d. It’s impossible to speak about a materialistic theory of “mind” without borrowing from dualistic “mind-language.”

2. Two logical arguments against physicalism
a. First-person subjective experience of sight
i. Consider someone who is congenitally blind.
ii. If materialism is true, then such a blind person should be able to gain a full knowledge of what it is like, experientially, to see. He could deduce this from the physiology and functional organization of the human eye. He would simply need to be intelligent enough to grasp the concepts.
iii. IN OTHER WORDS, if there’s no such thing as non-material reality, then a blind person misses nothing in terms of knowledge if they cannot see. The blind man can get an adequate conception of physical color as it is described physically in terms of wavelengths of light and the reflective properties of pigment.
iv. But it does seem that a person who can see has a kind of knowledge that a blind-from-birth person could not have.
v. The only thing the blind person fails to grasp by the statement “The traffic lights are red” is that he does not know what kind of physical experience the sighted person has when he sees the traffic lights. John Foster writes: “But this knowledge is precisely what, if conceptual materialism were true, he should be able to deduce from the physical information available.” (“A Defense of Dualism,” in William Lane Craig, Philosophy of Religion: A Reader and Guide, p. 457)
vi. Foster writes: “The problem for the blind man is that the physical truths provide no introspective reference points at all. And for this reason, I cannot see how he could derive from them, in any sense, a full knowledge of what it is like, experientially, for the sighted organism to see.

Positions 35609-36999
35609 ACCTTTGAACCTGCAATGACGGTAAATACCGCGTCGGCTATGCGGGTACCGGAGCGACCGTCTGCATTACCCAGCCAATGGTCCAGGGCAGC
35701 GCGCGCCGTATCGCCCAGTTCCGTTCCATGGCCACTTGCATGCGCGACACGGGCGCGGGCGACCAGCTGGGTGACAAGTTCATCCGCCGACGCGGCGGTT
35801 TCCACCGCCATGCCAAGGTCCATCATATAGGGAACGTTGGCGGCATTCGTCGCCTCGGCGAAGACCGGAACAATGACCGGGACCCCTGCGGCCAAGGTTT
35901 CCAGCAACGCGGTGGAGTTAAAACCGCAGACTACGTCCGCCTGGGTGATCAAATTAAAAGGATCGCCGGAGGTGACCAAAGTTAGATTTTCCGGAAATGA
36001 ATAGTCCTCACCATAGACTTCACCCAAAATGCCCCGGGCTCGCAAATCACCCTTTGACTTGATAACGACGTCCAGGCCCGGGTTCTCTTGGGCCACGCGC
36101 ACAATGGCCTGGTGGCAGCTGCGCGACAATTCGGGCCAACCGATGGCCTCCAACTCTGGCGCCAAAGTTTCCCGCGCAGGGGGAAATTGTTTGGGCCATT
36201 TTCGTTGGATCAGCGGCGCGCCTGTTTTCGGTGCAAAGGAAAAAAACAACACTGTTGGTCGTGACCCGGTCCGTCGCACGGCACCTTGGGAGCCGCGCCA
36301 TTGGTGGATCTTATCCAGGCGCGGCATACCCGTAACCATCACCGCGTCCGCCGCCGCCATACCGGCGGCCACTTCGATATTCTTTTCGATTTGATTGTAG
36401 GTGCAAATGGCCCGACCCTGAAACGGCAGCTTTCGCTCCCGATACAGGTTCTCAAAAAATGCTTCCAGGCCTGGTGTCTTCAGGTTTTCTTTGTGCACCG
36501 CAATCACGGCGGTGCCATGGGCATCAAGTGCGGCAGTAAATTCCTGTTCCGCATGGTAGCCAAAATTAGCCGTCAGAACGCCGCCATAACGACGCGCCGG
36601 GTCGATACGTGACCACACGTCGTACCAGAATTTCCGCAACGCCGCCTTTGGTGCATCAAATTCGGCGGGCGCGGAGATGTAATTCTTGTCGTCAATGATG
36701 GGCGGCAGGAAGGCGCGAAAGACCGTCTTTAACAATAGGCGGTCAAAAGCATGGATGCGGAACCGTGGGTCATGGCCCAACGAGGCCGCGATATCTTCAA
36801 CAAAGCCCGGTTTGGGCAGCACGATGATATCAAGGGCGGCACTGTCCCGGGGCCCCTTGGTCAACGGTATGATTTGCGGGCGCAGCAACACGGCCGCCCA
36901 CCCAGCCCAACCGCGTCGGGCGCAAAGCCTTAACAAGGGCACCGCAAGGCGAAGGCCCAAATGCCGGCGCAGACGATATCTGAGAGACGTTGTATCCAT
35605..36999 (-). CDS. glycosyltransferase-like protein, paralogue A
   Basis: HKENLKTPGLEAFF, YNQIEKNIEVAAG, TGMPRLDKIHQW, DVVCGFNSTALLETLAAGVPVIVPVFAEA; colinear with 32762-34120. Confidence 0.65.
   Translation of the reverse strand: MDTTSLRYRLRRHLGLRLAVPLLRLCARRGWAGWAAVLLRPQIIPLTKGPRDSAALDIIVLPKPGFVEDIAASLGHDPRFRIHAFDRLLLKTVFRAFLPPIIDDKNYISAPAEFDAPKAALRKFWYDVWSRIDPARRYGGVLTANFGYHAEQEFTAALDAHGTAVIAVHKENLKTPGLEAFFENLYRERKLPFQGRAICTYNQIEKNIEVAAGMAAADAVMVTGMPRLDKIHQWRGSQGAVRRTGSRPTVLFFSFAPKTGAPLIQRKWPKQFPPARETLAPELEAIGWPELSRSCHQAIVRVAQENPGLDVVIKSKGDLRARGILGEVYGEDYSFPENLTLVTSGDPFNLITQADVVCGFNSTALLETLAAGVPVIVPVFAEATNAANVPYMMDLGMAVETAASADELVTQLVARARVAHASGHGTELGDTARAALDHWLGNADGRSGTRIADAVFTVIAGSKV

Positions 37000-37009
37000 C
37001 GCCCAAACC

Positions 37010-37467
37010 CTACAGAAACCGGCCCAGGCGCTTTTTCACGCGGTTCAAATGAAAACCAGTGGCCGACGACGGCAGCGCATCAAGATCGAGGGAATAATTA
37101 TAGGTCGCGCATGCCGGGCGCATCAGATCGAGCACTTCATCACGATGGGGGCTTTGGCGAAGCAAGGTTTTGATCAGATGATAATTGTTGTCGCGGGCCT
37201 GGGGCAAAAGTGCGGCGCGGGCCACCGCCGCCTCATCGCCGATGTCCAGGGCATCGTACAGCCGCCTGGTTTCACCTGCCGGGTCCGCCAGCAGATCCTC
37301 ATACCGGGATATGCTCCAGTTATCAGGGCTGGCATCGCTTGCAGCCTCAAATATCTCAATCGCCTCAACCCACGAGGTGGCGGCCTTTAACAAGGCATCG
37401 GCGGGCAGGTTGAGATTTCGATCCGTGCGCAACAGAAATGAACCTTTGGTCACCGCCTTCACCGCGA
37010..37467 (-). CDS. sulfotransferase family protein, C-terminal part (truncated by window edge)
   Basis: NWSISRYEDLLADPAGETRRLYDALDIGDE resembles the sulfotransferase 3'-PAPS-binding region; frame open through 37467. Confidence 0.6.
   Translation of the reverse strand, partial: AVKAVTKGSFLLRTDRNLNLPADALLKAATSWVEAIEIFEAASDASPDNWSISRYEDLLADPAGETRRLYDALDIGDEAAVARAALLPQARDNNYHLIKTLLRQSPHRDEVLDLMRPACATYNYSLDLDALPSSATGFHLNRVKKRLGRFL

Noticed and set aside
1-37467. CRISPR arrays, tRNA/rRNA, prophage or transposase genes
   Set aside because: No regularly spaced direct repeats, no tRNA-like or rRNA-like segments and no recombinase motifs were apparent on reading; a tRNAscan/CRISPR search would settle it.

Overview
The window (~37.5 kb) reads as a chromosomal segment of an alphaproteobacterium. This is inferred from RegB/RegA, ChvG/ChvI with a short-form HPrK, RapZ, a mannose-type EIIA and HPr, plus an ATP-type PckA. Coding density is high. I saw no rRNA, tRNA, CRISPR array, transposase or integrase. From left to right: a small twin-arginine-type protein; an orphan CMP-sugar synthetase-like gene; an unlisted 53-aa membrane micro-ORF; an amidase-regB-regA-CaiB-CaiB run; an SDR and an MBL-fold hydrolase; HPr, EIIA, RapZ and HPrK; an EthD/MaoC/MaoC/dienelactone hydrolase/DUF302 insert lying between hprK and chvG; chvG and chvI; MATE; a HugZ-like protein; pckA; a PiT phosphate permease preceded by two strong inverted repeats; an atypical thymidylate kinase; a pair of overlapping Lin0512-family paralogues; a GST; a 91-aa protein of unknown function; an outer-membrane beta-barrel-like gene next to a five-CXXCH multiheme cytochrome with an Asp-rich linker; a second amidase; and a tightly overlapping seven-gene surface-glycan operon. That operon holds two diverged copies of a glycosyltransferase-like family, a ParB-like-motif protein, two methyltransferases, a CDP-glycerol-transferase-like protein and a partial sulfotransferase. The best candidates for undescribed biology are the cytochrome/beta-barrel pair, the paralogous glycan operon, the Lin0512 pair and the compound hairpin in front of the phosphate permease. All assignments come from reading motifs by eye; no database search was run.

vii. IN OTHER WORDS: There is a kind of knowledge that is non-physical.
viii. Therefore physicalism fails to do justice to first-person subjective experience.

b. The “Zombie Argument” against physicalism
i. A philosophical zombie or p-zombie is a hypothetical being that is indistinguishable from a normal human being except that it lacks conscious experience, qualia, sentience, or sapience. When a zombie is poked with a sharp object, for example, it does not feel any pain. It behaves exactly as if it does feel pain (it may say "ouch" and recoil from the stimulus), but it does not actually have the experience of pain as a person normally does. (See “Philosophical Zombie,” in wikipedia -
c. According to physicalism, physical facts determine all other facts. Therefore, since all the facts about a p-zombie are fixed by the physical facts, and these facts are the same for the p-zombie and for the normal conscious human from which it cannot be physically distinguished, physicalism must hold that p-zombies are not possible. Therefore, zombie arguments support lines of reasoning that aim to show that zombies are possible.
i. NOTE: The zombie argument against physicalism is, therefore, a version of a general modal argument against physicalism, such as that of Saul Kripke's in "Naming and Necessity" (1972).The notion of a p-zombie, as used to argue against physicalism, was notably advanced in the 1970s by Thomas Nagel (1970; 1974) and Robert Kirk (1974).
d. See the “zombie argument against physicalism” developed in detail by David Chalmers in The Conscious Mind (1996). According to Chalmers, one can coherently conceive of an entire zombie world: a world physically indiscernible from our world, but entirely lacking conscious experience. In such a world, the counterpart of every being that is conscious in our world would be a p-zombie.
1. If physicalism is true, then it is logically impossible for zombies to exist.
2. It is logically possible for zombies to exist.
3. Therefore, physicalism is false.
4. If it is logically possible for zombies to exist, then consciousness cannot be explained reductively.
5. There is no logically necessary connection between first-person subjective experience (phenomenal consciousness) and the physical world.

The claim of Chalmers and others is a strictly logical claim. Which means: Since such a world is logically conceivable, Chalmers claims, it is possible; and if such a world is possible, then physicalism is false. (Note: “square circle,” or “married bachelor,” are examples of concepts that are logically inconceivable.)